4. What was the most difficult part when you wrote the score? And how long did it take to finish?

"One of the challenges of writing the score was dealing with the way Yngwie tunes his guitar. He tunes a half step flat, which means his open strings are Eb, Ab, Db, Gb, Bb and Eb. When he strums an E chord, it sounds like an Eb chord. So while he's playing away in E minor throughout the concerto, the rest of the world has to play in Eb minor which has 6 flats! One of the movements ended up in Ab minor which has 7 flats!

Needless to say, sight reading in these key signatures is very difficult. I figured that the orchestra would have very little time to rehearse, and that they'd probably have to sight read the whole thing. So I suggested to Yngwie very early on that he should consider tuning to concert pitch, in the interest of making life easier for the orchestra. He said "No way - this is the way I play and this is my sound. The orchestra will have to deal with it."

On one hand, I respected his decision for standing his ground and staying true to his unique style and sound. On the other hand, he really made it tough for the whole orchestra. And I had to deal with millions of flats in the score! It was flats and flats and flats and flats! After a while, I just got used to it. But when other musicians look at it for the first time they are a little intimidated by the key signatures. And then they get used to it."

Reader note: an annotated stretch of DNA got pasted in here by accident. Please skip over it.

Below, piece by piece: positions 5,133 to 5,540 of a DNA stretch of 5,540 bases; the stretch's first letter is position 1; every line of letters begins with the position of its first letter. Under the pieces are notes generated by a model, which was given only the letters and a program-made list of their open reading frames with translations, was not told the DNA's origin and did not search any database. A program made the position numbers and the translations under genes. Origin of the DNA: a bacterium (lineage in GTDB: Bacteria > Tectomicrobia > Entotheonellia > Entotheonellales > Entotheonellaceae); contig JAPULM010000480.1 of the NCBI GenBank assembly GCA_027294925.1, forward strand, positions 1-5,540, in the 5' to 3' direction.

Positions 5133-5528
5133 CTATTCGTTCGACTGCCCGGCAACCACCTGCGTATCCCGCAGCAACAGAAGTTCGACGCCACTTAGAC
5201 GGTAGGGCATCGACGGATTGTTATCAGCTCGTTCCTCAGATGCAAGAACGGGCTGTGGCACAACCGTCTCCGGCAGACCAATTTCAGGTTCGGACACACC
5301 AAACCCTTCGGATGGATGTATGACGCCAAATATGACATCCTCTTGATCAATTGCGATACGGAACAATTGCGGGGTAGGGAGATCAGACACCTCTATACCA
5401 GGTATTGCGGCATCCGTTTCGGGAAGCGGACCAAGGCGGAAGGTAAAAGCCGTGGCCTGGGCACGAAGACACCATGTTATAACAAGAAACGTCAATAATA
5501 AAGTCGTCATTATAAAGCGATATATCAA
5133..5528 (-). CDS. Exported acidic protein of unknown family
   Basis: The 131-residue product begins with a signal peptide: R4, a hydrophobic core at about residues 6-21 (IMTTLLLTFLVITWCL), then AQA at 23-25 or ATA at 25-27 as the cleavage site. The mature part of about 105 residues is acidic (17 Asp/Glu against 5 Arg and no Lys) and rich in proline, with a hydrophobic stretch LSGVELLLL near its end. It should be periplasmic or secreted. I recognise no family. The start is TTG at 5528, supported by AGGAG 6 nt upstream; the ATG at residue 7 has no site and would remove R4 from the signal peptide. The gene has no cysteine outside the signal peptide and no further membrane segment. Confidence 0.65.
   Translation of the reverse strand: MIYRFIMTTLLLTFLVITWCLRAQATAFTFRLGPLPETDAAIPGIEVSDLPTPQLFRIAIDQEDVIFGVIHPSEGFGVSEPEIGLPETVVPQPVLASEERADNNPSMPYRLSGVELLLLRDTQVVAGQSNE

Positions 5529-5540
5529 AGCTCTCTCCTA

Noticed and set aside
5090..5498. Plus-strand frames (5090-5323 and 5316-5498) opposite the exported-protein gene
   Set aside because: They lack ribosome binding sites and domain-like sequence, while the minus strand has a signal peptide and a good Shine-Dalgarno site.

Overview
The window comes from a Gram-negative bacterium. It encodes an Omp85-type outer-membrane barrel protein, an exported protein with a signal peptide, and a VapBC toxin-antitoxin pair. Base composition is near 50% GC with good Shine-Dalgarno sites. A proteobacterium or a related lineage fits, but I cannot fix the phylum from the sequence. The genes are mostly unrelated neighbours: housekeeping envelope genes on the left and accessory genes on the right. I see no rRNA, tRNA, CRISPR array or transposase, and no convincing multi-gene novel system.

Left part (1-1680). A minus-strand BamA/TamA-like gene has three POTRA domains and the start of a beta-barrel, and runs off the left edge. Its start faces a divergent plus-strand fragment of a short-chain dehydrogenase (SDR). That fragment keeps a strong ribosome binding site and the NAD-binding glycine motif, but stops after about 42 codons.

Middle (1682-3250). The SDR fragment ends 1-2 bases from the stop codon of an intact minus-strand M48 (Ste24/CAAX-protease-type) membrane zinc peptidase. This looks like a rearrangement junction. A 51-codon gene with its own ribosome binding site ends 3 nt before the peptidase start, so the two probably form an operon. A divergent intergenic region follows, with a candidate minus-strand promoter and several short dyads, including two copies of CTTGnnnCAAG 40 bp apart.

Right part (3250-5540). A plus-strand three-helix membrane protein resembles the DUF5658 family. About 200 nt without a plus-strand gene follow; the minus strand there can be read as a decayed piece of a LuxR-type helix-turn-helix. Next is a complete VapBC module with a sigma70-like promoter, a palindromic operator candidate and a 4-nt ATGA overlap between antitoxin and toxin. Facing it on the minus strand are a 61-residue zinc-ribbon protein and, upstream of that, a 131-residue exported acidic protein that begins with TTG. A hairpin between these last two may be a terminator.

"It took 7 months to complete the first draft of the score, and this included making demos. Since Yngwie doesn't read or write music, I couldn't show him the score and say, "Hey, what do you think?" The only way to present my orchestration to him was to make a demo of it. So I assembled the 'Rosenthal Philharmonic' using 7 Kurzweil modules and then played every one of the parts in the entire score. This way Yngwie could play over it and make sure that he was comfortable with the arrangement. This was incredibly time consuming but we ended up with a pretty good idea of what it was going to sound like.